“And after about 15 years of work, we found two that paired together really well, at least in a test tube. They have complicated names, but let’s call them X and Y.” Dr. Romesberg added.

The second step involves finding a suitable way to insert these X and Y bases into the target cells. Also, find out the protein expressed by unnatural bases does functions similarly in bacteria as they do in algae and so on.

Artificial Organism
Expanding the genetic alphabet. Credit: Synthorx

Why “Semisynthetic Organism”?

Today, Proteins are used for an increasingly broad range of different applications and the most exciting one is protein drugs.

The drugs based on protein have already revolutionized medicine, for example, insulin is a protein that has completely changed how we treat diabetes.

“But the proteins are tough to make, and the only practical way to get them is to get cells to make them for you. So of course, with natural cells, you can only get them to make proteins with the natural amino acids. So, the properties those proteins can have, the applications they could be developed for must be limited by the nature of those amino acids that the protein’s built from.” Dr. Romesberg.

Limitations of “Semisynthetic Organism”

Back in 2014, When Romesberg and his colleagues were expecting that their engineered E.coli could hold those synthetic base letter in their genetic code. But that E.coli bacterium couldn’t do. However, the base pair was kept indefinitely while divided and drop over time. This is limiting the ways the organism could use the additional information possessed in their DNA.

“Your genome isn’t just stable for a day,” said Romesberg. “Your genome has to be stable for the scale of your lifetime. If the semisynthetic organism is going to be an organism, it has to be able to maintain that information stably.”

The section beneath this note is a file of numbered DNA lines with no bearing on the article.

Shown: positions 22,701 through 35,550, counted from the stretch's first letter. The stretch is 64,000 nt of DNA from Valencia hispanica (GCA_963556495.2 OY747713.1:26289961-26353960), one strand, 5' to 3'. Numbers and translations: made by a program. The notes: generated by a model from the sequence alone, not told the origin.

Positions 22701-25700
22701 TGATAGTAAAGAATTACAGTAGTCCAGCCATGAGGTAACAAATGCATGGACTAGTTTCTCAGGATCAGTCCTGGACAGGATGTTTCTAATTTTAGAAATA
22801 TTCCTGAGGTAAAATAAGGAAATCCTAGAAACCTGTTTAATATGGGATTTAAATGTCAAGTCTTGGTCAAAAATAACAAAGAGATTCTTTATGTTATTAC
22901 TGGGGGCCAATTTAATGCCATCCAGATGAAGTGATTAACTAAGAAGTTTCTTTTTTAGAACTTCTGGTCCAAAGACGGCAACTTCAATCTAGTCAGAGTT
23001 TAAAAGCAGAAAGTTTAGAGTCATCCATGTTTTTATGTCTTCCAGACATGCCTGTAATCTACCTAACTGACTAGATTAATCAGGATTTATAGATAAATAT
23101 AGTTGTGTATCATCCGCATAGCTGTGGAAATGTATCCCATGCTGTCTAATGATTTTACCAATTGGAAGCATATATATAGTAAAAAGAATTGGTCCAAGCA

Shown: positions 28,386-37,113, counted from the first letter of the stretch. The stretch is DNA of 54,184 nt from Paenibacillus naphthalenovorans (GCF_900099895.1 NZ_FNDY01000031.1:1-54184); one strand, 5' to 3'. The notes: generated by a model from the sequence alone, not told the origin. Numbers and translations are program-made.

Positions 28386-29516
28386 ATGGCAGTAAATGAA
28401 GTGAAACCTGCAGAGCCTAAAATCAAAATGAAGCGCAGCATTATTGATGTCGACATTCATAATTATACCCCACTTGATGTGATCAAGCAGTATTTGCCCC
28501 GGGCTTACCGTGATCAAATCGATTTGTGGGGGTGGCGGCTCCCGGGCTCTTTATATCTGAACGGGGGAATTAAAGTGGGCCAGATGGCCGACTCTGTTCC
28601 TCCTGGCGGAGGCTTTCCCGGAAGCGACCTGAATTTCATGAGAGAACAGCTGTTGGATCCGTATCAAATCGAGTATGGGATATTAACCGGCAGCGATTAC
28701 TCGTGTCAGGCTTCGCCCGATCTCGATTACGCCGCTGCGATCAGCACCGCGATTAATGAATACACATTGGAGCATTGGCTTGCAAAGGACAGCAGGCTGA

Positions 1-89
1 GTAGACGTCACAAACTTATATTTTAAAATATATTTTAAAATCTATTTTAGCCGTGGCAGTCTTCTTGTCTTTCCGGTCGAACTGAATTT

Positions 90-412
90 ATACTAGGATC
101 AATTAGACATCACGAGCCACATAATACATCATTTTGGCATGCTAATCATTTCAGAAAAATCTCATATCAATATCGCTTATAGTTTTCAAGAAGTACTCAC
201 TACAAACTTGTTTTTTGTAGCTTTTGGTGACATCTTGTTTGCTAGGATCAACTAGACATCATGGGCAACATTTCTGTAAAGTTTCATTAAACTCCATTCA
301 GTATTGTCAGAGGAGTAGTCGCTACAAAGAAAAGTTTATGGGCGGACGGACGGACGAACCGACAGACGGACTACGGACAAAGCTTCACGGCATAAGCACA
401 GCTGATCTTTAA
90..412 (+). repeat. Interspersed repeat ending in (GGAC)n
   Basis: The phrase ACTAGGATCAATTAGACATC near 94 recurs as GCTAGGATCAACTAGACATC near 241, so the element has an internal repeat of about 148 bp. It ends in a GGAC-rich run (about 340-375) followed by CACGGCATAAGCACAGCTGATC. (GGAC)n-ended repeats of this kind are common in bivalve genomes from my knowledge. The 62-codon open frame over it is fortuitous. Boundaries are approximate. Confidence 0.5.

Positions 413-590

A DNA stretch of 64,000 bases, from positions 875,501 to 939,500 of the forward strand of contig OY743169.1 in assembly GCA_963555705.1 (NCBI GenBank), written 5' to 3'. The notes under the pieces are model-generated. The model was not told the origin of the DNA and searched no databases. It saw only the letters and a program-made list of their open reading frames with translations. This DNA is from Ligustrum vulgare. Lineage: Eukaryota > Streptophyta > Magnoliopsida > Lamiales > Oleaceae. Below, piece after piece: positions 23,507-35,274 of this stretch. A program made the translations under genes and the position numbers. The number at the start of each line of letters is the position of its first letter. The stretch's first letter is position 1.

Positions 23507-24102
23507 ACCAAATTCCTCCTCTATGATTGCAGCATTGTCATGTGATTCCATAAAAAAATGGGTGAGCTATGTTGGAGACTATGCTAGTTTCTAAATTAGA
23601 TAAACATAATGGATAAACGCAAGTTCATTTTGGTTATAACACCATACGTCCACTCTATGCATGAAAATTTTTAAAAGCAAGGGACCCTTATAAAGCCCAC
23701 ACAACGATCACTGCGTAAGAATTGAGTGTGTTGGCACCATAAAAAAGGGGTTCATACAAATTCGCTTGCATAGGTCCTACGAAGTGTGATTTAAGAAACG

Ethical Concern

With experiments like these, concern about such modified organisms is inevitable, as described in most of the science-fiction movies.

Meanwhile, D.R Romesberg assured that this work is only meant for single-cell organisms and can only be used for storing genetic information. Also, these X and Y base pairs would not express themselves as these are the non-coding length of the DNA.

“I’d like to emphasize that we have a FAILSAFE mechanism built into this system. If you take these bacteria out of the lab [it] converts back to its normal state.” D.R Romesberg said.

Future Perspective

The next step is to make the “semi-synthetic” cell use these base pairs (X and Y) and proceed the two domains of life, i.e. transcription and translation “This study lays the foundation for what we want to do going forward,” said Zhang, a member of the team lead by D.R Romesberg.


Explore more: Synthetic Biology: Promises and Perils

More information: A semisynthetic organism engineered for the stable expansion of the genetic alphabet,

Journal reference: Proceedings of the National Academy of Sciences

Provided by: The Scripps Research Institute